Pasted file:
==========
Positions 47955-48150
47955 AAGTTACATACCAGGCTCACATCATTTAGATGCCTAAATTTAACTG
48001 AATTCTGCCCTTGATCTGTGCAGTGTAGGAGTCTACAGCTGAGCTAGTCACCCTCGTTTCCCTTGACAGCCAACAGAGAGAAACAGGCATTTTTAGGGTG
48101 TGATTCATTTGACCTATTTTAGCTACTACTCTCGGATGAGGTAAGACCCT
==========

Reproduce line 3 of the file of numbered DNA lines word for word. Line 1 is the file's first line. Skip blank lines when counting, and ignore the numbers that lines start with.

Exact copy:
48001 AATTCTGCCCTTGATCTGTGCAGTGTAGGAGTCTACAGCTGAGCTAGTCACCCTCGTTTCCCTTGACAGCCAACAGAGAGAAACAGGCATTTTTAGGGTG